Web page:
In conjunction with the announcement of three deaths in the old continent and Brazil, the European Office of the World Health Organization warned that more deaths associated with monkeypox could be expected, stressing that serious complications of the disease are still rare.
“As monkeypox continues to spread in Europe, we expect to see more deaths,” Catherine Smallwood, WHO’s chief emergency officer for Europe, said in a statement.
Smallwood stressed that the goal should be “to stop transmission quickly in Europe and stop the outbreak,” but she stressed nevertheless that in most cases patients recover without the need for treatment.
Smallwood noted: “Reporting monkeypox deaths does not change our assessment of the outbreak in Europe. We know that although it resolves on its own in most cases, monkeypox can cause serious complications.”
Spain and Brazil had announced, with a small difference between Friday and Saturday, the first three deaths outside Africa of people infected with monkeypox, without knowing whether the virus was the cause of these deaths.
This brings the number of deaths recorded globally since May to eight, after the first five deaths were reported in Africa, where the disease is endemic and was first discovered in humans in 1970.
In Spain, the Ministry of Health reported, on Saturday, the second death linked to monkeypox, a day after the announcement of what is believed to be the first death linked to the outbreak currently in Europe.
“Out of 3750 patients, 120 were transferred to the hospital and two died,” the ministry said in a report, without specifying the date of the second death.
She confirmed that the deceased were “two young men”, confirming that analyzes had been conducted to collect more “epidemiological information” regarding the two cases.
In Brazil, a 41-year-old man infected with the virus died Thursday in Belo Horizonte in the southeast of the country, the Health Secretariat of the State of Minas Gerais announced Friday, explaining that “he was hospitalized due to other serious medical conditions.”
“It is important to emphasize that he had serious comorbidities, so as not to cause panic among the people. Mortality (related to this disease) is still very low,” said Minas Gerais Health Minister Fabio Baqueriti, explaining that the patient was undergoing treatment for cancer.
The Brazilian Ministry of Health has recorded about 1,000 cases of monkeypox, most of them in the southeastern states of Sao Paulo and Rio de Janeiro.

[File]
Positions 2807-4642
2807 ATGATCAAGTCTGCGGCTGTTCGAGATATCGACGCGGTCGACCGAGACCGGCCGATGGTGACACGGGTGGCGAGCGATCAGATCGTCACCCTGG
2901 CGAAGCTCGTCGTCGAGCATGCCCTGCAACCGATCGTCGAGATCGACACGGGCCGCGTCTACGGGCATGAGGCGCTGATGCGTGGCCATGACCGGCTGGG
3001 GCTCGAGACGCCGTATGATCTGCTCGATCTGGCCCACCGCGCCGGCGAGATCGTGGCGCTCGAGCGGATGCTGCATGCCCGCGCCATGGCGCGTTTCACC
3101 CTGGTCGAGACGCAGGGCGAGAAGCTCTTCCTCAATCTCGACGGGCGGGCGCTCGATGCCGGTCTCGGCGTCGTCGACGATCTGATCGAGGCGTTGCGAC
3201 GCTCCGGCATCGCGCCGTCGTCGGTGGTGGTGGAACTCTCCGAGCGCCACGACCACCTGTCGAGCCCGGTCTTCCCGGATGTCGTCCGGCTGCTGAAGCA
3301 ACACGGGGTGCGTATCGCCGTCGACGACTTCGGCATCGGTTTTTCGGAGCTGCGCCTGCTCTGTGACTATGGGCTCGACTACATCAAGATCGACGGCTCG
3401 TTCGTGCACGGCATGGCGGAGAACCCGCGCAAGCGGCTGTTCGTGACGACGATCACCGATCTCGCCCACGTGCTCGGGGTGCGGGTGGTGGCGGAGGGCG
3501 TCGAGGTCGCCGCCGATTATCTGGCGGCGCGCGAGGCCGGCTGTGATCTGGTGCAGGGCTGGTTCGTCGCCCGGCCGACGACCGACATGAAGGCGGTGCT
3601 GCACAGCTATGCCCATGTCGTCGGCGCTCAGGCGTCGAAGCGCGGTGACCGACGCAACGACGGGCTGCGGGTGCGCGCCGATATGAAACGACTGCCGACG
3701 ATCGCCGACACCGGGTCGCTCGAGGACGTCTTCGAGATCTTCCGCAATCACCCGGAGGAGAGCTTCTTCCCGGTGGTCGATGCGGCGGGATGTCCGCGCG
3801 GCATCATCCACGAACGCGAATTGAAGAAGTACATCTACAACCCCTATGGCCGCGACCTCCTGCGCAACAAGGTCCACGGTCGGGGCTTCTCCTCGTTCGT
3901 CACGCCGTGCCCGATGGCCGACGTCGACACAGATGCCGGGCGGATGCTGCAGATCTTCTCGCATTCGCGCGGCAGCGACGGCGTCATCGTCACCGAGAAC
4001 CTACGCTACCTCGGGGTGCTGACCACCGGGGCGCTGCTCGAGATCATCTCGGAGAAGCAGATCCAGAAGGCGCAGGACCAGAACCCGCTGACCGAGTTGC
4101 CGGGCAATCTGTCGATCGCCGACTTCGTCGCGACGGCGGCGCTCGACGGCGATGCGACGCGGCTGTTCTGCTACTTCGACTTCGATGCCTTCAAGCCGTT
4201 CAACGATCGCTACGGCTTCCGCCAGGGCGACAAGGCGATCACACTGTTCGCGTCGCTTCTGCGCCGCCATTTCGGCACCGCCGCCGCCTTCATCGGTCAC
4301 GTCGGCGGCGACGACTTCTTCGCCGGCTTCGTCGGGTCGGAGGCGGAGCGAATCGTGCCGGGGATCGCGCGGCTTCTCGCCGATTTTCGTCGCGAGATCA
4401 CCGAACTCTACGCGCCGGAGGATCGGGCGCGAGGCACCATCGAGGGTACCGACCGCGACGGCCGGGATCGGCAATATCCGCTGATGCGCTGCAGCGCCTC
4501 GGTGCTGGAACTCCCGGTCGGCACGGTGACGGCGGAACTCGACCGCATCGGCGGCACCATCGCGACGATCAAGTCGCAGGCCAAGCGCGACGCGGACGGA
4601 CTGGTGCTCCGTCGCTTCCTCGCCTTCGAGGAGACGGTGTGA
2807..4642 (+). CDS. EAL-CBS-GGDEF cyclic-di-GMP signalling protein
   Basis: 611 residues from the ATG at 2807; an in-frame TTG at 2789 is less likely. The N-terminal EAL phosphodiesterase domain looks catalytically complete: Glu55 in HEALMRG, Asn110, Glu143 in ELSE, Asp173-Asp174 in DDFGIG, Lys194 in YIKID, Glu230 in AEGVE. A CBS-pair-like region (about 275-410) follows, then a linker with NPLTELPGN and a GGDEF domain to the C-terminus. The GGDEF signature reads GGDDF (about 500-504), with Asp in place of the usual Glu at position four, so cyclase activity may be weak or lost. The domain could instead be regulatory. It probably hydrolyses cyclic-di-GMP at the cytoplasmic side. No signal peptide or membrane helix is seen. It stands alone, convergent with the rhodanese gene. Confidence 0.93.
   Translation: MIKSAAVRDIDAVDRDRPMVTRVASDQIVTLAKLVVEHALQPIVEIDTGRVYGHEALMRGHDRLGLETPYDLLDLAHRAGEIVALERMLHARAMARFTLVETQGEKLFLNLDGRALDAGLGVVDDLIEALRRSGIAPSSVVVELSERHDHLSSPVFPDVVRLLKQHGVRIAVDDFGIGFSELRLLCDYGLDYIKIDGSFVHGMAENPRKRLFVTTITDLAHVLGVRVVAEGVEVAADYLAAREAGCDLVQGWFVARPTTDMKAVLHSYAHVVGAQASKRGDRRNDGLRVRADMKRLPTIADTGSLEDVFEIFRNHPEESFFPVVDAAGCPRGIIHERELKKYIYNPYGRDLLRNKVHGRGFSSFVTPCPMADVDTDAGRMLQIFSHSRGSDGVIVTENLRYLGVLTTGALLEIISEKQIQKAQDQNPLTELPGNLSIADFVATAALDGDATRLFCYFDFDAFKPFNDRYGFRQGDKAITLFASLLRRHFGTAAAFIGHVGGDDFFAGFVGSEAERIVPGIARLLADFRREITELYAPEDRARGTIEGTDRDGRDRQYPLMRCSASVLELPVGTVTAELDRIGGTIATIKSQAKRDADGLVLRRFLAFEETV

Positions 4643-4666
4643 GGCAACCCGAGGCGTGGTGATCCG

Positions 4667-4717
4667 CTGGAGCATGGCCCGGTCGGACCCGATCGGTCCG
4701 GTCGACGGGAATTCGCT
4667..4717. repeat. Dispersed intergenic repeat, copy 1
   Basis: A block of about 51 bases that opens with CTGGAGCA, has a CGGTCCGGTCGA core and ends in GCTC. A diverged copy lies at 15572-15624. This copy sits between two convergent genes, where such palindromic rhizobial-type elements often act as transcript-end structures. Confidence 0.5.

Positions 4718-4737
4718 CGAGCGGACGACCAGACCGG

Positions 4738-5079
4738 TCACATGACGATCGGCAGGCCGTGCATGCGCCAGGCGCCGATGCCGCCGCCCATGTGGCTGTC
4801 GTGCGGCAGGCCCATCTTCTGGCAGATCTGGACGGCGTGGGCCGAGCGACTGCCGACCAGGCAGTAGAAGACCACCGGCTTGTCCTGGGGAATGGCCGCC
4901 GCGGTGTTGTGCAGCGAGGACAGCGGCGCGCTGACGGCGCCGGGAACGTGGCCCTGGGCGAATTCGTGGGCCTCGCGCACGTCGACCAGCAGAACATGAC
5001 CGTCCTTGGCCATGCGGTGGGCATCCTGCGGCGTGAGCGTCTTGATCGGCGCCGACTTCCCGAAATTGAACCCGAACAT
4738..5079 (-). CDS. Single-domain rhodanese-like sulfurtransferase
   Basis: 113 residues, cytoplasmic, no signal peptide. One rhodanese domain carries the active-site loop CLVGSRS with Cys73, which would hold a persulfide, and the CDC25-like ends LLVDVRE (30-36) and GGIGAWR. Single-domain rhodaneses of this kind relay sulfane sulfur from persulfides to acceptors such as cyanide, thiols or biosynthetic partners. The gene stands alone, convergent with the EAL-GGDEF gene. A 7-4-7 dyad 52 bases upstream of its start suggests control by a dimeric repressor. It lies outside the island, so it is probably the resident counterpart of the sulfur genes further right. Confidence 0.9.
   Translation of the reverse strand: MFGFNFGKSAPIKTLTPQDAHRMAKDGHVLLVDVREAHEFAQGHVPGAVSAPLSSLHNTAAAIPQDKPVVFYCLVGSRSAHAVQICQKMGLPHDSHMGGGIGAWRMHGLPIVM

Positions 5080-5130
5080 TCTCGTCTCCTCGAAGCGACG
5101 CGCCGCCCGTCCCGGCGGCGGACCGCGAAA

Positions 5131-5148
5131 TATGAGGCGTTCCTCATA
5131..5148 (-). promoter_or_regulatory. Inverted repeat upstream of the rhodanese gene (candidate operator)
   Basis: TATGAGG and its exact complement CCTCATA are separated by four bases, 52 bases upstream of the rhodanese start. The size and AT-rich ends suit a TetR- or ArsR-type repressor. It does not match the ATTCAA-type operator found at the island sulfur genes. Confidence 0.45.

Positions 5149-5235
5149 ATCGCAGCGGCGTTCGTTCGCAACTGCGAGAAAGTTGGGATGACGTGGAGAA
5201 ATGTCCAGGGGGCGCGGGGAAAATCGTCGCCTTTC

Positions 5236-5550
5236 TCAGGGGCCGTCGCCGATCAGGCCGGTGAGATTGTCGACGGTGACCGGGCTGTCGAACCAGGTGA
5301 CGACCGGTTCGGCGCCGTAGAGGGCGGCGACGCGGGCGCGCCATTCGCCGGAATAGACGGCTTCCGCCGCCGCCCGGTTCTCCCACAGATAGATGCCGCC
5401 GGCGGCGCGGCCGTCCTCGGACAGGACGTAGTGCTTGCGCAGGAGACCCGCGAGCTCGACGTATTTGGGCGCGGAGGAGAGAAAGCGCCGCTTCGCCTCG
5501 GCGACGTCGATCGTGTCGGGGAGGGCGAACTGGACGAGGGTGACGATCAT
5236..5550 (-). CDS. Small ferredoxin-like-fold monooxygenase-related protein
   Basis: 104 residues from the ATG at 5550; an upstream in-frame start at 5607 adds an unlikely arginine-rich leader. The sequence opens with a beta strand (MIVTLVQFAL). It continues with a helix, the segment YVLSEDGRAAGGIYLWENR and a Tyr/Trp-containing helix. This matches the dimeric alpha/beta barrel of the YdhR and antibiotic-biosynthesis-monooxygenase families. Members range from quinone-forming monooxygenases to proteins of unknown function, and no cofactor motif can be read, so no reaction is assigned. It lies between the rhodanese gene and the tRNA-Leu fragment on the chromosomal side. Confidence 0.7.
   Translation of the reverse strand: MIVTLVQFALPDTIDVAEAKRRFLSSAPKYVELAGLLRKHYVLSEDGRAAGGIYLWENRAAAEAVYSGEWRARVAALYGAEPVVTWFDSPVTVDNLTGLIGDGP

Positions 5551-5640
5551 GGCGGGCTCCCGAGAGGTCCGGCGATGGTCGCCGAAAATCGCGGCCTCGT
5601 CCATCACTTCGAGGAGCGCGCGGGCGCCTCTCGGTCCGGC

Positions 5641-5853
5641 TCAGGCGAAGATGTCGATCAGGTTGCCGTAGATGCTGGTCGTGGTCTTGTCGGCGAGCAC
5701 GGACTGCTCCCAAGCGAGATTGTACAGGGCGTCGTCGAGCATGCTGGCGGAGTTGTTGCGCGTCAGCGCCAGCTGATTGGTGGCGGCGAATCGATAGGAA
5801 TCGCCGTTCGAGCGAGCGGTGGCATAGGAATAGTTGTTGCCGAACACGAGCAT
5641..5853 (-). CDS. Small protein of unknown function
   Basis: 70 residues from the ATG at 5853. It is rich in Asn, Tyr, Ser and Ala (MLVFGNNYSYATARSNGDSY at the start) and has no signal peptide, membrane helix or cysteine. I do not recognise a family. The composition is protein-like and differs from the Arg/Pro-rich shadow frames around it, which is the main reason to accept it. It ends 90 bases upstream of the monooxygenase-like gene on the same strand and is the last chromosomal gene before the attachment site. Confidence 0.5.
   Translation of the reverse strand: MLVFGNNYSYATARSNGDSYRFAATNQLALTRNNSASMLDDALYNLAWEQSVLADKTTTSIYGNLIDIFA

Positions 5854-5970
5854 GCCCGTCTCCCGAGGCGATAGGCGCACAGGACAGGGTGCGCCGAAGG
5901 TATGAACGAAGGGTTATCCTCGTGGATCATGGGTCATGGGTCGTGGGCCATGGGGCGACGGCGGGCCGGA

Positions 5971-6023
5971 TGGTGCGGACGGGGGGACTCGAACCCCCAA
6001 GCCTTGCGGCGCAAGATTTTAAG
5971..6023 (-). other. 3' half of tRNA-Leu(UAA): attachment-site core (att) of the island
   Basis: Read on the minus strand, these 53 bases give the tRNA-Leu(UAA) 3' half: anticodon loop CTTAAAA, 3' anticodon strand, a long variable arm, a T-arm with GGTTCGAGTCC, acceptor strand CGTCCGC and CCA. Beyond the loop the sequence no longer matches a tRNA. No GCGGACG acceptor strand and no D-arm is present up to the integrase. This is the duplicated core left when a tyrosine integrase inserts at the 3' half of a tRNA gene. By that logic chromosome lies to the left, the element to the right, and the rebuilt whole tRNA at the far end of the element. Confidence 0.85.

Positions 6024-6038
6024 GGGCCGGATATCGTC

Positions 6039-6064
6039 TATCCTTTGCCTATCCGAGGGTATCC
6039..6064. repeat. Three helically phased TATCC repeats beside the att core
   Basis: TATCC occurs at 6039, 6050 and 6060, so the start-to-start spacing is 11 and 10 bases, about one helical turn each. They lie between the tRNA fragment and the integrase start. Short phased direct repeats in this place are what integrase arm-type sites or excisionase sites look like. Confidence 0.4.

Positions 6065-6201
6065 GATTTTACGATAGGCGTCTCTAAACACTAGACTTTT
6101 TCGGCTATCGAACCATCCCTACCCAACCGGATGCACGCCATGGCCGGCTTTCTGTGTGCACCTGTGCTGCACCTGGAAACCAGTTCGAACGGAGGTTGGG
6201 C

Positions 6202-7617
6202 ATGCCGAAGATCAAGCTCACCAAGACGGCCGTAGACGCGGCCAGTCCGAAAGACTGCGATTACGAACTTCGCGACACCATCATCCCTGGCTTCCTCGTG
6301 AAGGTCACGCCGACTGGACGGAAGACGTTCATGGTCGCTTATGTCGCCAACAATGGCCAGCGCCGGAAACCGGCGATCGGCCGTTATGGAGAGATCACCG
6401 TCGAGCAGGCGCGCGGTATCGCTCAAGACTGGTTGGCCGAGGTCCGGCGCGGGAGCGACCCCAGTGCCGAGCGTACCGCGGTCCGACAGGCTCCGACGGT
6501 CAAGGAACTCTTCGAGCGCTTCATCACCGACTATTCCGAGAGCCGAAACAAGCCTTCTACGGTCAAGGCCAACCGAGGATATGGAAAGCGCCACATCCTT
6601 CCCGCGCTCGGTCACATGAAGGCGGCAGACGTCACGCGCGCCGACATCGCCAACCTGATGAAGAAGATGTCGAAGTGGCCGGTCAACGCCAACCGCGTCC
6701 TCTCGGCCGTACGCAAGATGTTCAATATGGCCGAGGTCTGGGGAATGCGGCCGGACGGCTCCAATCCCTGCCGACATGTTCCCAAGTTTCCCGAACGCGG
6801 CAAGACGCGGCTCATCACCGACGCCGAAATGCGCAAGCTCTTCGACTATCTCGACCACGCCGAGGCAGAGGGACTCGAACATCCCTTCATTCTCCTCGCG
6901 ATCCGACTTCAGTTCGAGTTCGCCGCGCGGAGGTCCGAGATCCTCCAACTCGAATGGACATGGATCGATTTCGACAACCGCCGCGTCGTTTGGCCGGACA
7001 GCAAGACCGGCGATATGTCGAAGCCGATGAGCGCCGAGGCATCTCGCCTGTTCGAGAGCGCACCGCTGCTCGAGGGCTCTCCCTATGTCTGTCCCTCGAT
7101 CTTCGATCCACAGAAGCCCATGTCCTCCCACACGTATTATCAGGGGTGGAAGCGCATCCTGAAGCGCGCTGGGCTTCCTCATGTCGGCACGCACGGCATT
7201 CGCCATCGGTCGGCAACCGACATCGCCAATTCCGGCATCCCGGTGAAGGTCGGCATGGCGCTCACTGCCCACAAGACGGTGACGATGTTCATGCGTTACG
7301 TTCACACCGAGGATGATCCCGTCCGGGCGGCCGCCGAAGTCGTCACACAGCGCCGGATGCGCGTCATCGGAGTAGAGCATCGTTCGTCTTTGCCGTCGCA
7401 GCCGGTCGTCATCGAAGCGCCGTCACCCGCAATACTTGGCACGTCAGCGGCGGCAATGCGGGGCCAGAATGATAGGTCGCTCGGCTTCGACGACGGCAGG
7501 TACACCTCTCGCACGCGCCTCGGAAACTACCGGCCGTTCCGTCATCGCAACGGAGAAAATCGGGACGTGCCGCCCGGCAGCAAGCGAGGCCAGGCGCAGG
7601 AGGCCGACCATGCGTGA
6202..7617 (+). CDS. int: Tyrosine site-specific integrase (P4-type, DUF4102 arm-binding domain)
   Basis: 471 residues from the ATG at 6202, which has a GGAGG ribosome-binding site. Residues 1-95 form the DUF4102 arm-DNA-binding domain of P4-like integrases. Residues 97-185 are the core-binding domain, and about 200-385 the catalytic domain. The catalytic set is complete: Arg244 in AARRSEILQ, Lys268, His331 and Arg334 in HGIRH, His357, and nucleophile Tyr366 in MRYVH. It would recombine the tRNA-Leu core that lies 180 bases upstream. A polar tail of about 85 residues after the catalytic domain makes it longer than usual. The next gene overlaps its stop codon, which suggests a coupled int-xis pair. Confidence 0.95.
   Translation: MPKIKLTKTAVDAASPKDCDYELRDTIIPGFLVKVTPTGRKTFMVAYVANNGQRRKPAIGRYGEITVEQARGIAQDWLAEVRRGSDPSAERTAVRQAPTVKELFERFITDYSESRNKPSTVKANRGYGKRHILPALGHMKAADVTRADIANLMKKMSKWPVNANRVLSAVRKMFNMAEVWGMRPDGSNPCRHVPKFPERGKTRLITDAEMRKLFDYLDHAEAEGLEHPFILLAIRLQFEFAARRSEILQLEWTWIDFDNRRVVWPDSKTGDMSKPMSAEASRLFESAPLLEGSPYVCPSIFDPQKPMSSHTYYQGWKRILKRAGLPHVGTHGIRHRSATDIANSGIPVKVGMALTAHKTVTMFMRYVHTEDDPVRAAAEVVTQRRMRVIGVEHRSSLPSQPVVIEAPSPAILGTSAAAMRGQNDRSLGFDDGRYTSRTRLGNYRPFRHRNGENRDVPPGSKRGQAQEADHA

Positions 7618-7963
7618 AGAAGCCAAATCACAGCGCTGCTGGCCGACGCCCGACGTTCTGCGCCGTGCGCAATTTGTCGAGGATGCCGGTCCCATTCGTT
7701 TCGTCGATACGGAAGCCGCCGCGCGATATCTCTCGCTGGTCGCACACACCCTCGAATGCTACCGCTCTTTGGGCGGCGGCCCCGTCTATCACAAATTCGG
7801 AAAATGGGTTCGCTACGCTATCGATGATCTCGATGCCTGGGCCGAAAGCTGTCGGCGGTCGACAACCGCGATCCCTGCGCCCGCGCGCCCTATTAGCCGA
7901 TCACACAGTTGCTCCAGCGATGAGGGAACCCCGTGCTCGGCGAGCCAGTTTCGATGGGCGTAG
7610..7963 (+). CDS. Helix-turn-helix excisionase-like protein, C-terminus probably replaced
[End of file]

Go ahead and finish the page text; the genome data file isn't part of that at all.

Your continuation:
A global health emergency
On July 24, the World Health Organization declared the highest level of alert, an international public health emergency, to step up control of monkeypox also known as orthopoxvirus simian.
According to the World Health Organization, more than 18,000 cases of monkeypox have been recorded worldwide since the beginning of May outside the endemic areas of Africa.
The first symptoms of the disease are high temperature, swollen lymph nodes and a rash resembling chicken pox.
And the Director of the World Health Organization, Tedros Adhanom Ghebreyesus, announced, on Wednesday, that the disease has been reported in 78 countries, and that 70% of cases are concentrated in Europe and 25% in the Americas.
About 10% of cases require hospitalization to try to relieve the patients’ pain. In most cases, the patients are young men who have sex with men and live mainly in cities.
On Wednesday, the World Health Organization clearly recommended that the group most at risk of the disease reduce the number of sexual partners.
The Director-General of the Organization during a press conference in Geneva that the best way to protect “is to reduce the risk of exposure” to the disease.
Monkeypox is currently considered a sexually transmitted disease, and anyone can contract it, while direct skin-to-skin contact as well as infected sheets or clothing are transmission factors.
The World Health Organization also strongly emphasizes the need to avoid any stigma for a particular group of the population so that its members do not have to hide the disease rather than seek treatment and then the disease will continue to spread.
Currently, the World Health Organization stresses that no vaccines are available for everyone and therefore recommends that priority be given to those most at risk, the sick, and those treating or researching the disease.
Tedros warned that: “It is important to emphasize that vaccination does not immediately prevent infection or disease and this may take several weeks,” and then after vaccination, precautions should continue to be taken.
The vaccination is carried out in two doses, separated by at least 28 days. As for people who were vaccinated against smallpox in childhood, one dose is sufficient, while a third dose is recommended for those who are immunocompromised.
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